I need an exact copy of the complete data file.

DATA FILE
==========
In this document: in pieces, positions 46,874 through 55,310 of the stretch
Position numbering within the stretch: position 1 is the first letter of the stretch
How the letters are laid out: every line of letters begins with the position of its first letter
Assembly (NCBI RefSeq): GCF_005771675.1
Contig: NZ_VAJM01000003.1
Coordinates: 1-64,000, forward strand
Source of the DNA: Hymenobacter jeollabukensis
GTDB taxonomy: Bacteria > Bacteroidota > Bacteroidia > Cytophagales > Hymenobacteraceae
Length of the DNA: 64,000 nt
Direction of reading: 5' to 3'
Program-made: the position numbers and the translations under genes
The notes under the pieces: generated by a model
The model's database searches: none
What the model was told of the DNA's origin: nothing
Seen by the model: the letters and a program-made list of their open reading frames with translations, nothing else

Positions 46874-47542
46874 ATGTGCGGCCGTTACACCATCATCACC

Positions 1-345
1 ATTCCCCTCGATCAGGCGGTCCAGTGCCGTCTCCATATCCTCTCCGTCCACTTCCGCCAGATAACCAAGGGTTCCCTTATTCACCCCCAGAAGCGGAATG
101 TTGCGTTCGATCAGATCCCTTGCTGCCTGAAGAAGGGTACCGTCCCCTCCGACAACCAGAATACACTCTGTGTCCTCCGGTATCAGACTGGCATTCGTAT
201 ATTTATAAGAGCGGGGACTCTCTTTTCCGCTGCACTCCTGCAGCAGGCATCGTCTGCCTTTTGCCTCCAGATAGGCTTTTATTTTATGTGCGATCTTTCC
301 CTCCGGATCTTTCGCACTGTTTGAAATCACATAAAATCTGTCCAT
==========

In this document: in pieces, positions 46,874 through 55,310 of the stretch
Position numbering within the stretch: position 1 is the first letter of the stretch
How the letters are laid out: every line of letters begins with the position of its first letter
Assembly (NCBI RefSeq): GCF_005771675.1
Contig: NZ_VAJM01000003.1
Coordinates: 1-64,000, forward strand
Source of the DNA: Hymenobacter jeollabukensis
GTDB taxonomy: Bacteria > Bacteroidota > Bacteroidia > Cytophagales > Hymenobacteraceae
Length of the DNA: 64,000 nt
Direction of reading: 5' to 3'
Program-made: the position numbers and the translations under genes
The notes under the pieces: generated by a model
The model's database searches: none
What the model was told of the DNA's origin: nothing
Seen by the model: the letters and a program-made list of their open reading frames with translations, nothing else

Positions 46874-47542
46874 ATGTGCGGCCGTTACACCATCATCACC

Positions 1-345
1 ATTCCCCTCGATCAGGCGGTCCAGTGCCGTCTCCATATCCTCTCCGTCCACTTCCGCCAGATAACCAAGGGTTCCCTTATTCACCCCCAGAAGCGGAATG
101 TTGCGTTCGATCAGATCCCTTGCTGCCTGAAGAAGGGTACCGTCCCCTCCGACAACCAGAATACACTCTGTGTCCTCCGGTATCAGACTGGCATTCGTAT
201 ATTTATAAGAGCGGGGACTCTCTTTTCCGCTGCACTCCTGCAGCAGGCATCGTCTGCCTTTTGCCTCCAGATAGGCTTTTATTTTATGTGCGATCTTTCC
301 CTCCGGATCTTTCGCACTGTTTGAAATCACATAAAATCTGTCCAT